What's Up for December? A meteor shower, an extraordinary close meetup between Jupiter and Saturn, and the winter solstice.
December brings one of the most reliable annual meteor showers – and one of the best in 2020: the Geminids. This shower is active from December 4th through the 17th, as Earth plows through the trail of dusty debris left behind in the orbit of asteroid 3200 Phaethon – which might actually be a burnt-out comet.
The Geminids produce a good number of meteors most years, but they're made even better this year as the shower's peak coincides with a nearly new moon. (Thus making for darker skies, with no moonlight to interfere with the fainter meteors.) The Geminids peak overnight on December 13th into the morning of the 14th, with some meteor activity visible in the days before and after. Viewing is good all night for the Northern Hemisphere, with activity peaking around 2 a.m. local time, and after midnight for viewers in the Southern Hemisphere.
For the best viewing, find a safe location away from bright city lights, lie flat on the ground with your feet pointing south and look up. Meteors can appear in any part of the sky, though they'll appear to radiate from near the constellation Gemini. So here's wishing you clear skies to catch some shooting stars.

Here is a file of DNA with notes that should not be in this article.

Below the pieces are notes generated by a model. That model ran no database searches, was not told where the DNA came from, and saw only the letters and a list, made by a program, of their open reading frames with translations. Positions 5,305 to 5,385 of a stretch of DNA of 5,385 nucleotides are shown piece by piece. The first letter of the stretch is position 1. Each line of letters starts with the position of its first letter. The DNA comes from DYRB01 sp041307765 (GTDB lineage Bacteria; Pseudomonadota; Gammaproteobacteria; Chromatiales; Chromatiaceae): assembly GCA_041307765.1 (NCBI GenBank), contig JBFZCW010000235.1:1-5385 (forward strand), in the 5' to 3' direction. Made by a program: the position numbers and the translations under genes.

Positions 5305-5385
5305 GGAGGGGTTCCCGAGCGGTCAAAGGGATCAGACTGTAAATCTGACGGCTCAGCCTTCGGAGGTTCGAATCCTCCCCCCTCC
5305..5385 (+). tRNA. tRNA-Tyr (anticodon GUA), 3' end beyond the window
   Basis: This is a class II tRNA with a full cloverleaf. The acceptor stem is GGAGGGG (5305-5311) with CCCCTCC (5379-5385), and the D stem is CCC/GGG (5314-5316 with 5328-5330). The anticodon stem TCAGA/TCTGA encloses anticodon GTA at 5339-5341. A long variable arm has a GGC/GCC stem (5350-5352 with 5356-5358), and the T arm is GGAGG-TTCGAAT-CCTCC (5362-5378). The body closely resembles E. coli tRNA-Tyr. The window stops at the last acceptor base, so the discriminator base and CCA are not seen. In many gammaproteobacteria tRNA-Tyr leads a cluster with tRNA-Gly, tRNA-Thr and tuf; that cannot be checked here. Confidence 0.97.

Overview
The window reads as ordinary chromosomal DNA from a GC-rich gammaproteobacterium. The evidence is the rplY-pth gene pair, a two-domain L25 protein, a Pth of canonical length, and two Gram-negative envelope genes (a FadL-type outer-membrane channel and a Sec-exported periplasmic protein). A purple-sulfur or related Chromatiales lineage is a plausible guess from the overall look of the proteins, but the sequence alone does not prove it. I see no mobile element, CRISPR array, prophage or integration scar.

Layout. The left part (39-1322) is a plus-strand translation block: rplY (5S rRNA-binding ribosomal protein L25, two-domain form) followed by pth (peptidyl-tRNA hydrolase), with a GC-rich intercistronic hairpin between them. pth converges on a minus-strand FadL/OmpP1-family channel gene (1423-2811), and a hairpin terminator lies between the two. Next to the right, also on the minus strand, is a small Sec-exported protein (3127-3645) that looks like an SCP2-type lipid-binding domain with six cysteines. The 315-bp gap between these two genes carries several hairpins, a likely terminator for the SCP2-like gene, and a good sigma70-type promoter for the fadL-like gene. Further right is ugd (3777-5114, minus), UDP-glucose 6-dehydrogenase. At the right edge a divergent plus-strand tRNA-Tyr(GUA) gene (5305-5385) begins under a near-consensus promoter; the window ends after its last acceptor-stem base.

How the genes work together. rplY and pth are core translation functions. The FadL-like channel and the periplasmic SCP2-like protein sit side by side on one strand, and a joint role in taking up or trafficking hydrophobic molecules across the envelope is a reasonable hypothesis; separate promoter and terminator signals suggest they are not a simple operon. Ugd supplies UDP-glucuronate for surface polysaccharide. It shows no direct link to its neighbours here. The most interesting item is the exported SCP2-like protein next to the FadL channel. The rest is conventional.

Jupiter and Saturn have been traveling across the sky together all year, but this month, get ready for them to really put on a show. Over the first three weeks of December, watch each evening as the two planets get closer in the sky than they've appeared in two decades. Look for them low in the southwest in the hour after sunset. And on December 21st, the two giant planets will appear just a tenth of a degree apart – that's about the thickness of a dime held at arm's length! This means the two planets and their moons will be visible in the same field of view through binoculars or a small telescope. In fact, Saturn will appear as close to Jupiter as some of Jupiter's moons.
This event is called a "great conjunction." These occur every 20 years this century as the orbits of Earth, Jupiter, and Saturn periodically align making these two outer planets appear close together in our nighttime sky. Even so, this is the "greatest" great conjunction between Jupiter and Saturn for the next 60 years, with the two planets not appearing this close in the sky until 2080.
The 21st is also the date of the December solstice, which is the winter solstice in the Northern Hemisphere and the summer solstice in the Southern Hemisphere. On the December solstice, the Sun reaches its southernmost position in the sky, no matter where on Earth you happen to be.
In the Northern hemisphere, the Sun travels its lowest, shortest path across the sky on that day. Thus, in the north, the winter solstice brings the shortest day of the year, in terms of hours of sunlight.
Now the Sun's changing height in the sky throughout the year is caused by Earth's tilt as it orbits our local star. The tilt causes the amount of sunlight each hemisphere receives to go up and down in the annual cycle of the seasons.
Here are the phases of the Moon for December.
You can catch up on all of NASA's missions to explore the solar system and beyond at nasa.gov. I'm Preston Dyches from NASA's Jet Propulsion Laboratory, and that's What's Up for this month.